Correction of the French baccalauréat de philo 2019, extract from Sigmund Freud, The Future of an Illusion (1927).
Science has many declared enemies, and even more hidden ones, among those who cannot forgive it for having robbed the religious faith of its strength and for threatening this faith with total ruin. They reproach him for having taught us very little and for having left incomparably more in the dark. But they forget, in speaking thus, the extreme youth of science, the difficulty of its beginnings, and the infinite brevity of the time that has elapsed since the human intellect was strong enough to face the tasks it proposes. Do we not, all of us, commit the fault of taking as the basis of our judgments too short periods of time? We should follow the example of geologists. We complain about the uncertainty of science, we accuse it of promulgating today a law that the next generation recognizes as an error and replaces it with a new law that will not be in effect any longer. But these accusations are unjust and partly false. The transformation of scientific opinions is evolution, progress, not demolition. A law, which was at first held to be universally valid, is revealed to be only a particular case of a still more general law (or legality), or its domain is seen to be bounded by another law, which is discovered only later; one rough approximation to the truth is replaced by another, more carefully adapted to reality, an approximation which will have to wait to be perfected in its turn. In various fields, we have not yet passed the phase of investigation, a phase in which we try various hypotheses which we are soon forced, as inadequate, to reject. But in others we already have a core of assured and almost immutable knowledge.
Sigmund Freud,The Future of an Illusion(1927)
Science has many declared enemies, and even more hidden enemies, among those who cannot forgive it for having robbed the religious faith of its strength and for threatening this faith with total ruin.
Science, of which Sigmund Freud claims to be the author, has inflicted several humiliations on religion. Whether it be Copernicus, Galileo, or Darwin, all these authors have contributed to limiting the sphere of influence of religion in relation to science.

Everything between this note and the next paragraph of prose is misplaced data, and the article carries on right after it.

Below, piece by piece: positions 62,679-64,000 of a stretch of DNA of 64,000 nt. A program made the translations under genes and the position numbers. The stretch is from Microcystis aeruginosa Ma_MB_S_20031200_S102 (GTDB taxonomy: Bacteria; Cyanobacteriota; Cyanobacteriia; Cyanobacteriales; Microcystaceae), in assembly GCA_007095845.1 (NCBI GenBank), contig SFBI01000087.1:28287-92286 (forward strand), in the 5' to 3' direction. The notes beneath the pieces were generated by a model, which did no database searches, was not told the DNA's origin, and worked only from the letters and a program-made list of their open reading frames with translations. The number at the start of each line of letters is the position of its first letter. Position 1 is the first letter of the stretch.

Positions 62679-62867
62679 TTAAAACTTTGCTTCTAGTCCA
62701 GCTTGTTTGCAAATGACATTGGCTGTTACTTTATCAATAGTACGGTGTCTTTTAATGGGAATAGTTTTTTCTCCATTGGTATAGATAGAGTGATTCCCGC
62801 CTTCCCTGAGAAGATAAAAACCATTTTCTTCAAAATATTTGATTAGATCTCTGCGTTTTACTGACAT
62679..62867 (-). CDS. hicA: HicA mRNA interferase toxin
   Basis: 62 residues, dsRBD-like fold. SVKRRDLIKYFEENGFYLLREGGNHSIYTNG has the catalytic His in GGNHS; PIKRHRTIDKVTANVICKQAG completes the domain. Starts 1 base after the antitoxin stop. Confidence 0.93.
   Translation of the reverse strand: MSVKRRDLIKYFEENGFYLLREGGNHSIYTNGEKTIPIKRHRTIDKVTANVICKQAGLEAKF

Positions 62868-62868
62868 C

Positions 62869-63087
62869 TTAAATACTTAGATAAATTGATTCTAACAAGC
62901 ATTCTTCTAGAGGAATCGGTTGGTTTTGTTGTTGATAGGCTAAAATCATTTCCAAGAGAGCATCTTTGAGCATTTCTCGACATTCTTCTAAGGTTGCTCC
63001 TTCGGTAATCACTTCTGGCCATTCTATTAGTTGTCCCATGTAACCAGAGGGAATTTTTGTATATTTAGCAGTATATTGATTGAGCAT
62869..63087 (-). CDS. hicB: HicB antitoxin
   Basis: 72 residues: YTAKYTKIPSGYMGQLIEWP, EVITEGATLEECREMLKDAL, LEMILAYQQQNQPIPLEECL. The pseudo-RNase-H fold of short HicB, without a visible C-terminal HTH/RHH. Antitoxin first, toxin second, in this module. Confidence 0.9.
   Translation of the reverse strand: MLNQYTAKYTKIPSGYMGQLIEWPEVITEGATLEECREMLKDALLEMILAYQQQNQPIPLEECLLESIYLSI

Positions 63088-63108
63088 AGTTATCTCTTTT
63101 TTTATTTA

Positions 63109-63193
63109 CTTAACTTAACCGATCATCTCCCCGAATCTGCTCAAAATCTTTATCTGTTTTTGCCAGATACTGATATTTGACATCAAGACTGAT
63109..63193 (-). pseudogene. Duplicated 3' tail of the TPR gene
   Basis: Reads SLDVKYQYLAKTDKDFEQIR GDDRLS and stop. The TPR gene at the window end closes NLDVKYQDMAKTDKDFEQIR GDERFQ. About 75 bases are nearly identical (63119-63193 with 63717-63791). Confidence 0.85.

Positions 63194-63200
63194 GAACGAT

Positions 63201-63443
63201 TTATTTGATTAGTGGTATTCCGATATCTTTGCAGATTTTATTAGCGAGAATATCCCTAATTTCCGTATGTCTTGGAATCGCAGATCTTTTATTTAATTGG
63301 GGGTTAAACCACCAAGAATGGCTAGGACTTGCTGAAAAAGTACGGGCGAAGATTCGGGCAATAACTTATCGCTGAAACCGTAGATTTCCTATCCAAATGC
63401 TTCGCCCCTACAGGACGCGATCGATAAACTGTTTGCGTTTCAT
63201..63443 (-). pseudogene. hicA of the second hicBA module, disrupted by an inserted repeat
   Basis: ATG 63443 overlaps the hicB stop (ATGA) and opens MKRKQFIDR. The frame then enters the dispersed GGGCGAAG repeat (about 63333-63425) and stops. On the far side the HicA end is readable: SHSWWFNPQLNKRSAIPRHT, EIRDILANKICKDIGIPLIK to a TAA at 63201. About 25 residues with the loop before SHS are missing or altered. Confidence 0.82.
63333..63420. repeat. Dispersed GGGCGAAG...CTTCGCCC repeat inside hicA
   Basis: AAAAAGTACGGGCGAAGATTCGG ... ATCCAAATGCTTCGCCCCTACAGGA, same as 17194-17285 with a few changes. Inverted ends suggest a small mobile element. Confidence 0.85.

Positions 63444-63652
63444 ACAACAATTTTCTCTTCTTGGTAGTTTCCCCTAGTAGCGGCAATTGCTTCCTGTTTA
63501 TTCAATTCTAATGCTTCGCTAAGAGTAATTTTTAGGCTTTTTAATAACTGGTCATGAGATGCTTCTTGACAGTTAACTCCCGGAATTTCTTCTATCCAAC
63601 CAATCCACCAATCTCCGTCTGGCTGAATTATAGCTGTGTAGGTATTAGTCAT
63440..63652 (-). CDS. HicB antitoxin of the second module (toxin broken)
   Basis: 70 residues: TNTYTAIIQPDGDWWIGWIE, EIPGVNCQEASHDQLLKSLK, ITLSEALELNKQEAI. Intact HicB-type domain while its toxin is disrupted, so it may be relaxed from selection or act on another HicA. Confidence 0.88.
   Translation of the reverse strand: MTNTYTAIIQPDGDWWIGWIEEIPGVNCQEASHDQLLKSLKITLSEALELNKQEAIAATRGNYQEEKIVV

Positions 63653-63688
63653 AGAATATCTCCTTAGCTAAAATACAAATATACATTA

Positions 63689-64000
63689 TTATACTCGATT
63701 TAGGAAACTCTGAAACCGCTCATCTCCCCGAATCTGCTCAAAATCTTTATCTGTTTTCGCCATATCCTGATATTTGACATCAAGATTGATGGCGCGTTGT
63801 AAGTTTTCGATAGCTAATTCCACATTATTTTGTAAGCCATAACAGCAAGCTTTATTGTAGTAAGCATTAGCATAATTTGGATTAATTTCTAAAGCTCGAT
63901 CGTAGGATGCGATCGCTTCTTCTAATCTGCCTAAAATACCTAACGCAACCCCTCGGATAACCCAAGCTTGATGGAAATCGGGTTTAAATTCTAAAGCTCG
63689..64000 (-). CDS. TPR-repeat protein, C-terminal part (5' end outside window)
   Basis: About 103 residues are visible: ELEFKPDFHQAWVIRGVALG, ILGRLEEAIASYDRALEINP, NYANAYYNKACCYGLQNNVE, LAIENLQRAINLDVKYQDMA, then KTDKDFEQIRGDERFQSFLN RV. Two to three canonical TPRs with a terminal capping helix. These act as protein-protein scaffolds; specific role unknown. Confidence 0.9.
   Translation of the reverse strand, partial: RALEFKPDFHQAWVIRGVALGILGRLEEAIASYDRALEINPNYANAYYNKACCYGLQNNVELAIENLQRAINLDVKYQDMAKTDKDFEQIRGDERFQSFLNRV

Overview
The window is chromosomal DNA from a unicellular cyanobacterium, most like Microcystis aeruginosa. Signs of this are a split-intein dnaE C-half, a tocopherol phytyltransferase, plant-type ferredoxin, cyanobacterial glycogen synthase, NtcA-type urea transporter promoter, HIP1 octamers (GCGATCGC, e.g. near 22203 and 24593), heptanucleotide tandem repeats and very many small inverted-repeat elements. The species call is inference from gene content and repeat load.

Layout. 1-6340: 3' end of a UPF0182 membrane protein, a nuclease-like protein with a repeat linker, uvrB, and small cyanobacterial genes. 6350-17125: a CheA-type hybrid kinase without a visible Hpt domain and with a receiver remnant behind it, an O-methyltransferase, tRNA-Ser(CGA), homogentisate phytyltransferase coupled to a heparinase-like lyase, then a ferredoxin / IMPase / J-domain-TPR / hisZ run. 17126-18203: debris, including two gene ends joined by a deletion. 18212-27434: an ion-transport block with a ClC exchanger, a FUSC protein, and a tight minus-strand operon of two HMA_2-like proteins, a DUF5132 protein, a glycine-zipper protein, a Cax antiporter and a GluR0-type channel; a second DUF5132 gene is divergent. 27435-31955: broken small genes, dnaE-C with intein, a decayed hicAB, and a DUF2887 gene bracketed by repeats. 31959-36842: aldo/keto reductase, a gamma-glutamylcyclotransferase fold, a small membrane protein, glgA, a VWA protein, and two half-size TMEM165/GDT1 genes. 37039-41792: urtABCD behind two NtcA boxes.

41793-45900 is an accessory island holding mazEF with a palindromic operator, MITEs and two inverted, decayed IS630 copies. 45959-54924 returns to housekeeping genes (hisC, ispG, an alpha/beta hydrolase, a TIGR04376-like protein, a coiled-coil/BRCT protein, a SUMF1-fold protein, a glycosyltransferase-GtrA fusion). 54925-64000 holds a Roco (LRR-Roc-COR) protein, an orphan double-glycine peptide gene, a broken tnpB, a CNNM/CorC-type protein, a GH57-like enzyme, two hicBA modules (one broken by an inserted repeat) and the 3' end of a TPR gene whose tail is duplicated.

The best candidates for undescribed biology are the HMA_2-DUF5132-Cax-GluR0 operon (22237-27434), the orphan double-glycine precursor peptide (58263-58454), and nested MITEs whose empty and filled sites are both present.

You could then quote this sentence of Galileo on the science/religion duo:“The intention of the Holy Spirit is to teach us how to go to heaven and not how heaven goes.“Galileo, Letter to Christine of Lorraine, 1615.
He is reproached for having taught us very little and for having left incomparably more in the dark.
Sigmund Freud shares the criticisms addressed to science. Among the criticisms, the one of making us see incomparably more mysteries, rather than solving the mysteries that were presented to us. But is this not what the progress of science consists in? To make us see, each day more and more, how ignorant we are, taking up Socrates’ thought: I know that I know nothing, and which becomes then the first science of the man: to know his ignorance.
Do we not commit, all of us, the fault of taking as a basis of our judgments too short periods of time?
The question is that of the short term and the long term, as well as the distance necessary to analyze an object. We are in an era that is too confused with that of scientific discoveries, and we lack the necessary distance.
We are accused of promulgating today a law that the next generation recognizes as an error and replaces it with a new law that will not be in force for much longer.
It is on the occasion of this passage extremely relevant to quote Kuhn, who proposes us the concept of scientific revolution, and that of change of paradigm.
a rough approximation of the truth is replaced by another one, more carefully adapted to the reality
For Sigmund Freud, it is not that scientific theories or teachings become false, as they are overtaken by progress, but rather that they become more refined.
In various fields, we have not yet passed the phase of the investigation. But in others we already have a core of assured and almost immutable knowledge.
In the conclusion of this extract, Sigmund Freud calls us to humility and modesty. We are only at the beginning of scientific discoveries. However, the treasure we have accumulated is in some areas already very strong. The immutable truth of René Descartes, “I am, I exist”, the starting point of any philosophy or any knowledge or any science could be mentioned. And the discovery or rediscovery of the unconscious, by Sigmund Freud himself, could then have brought relief to this affirmation.
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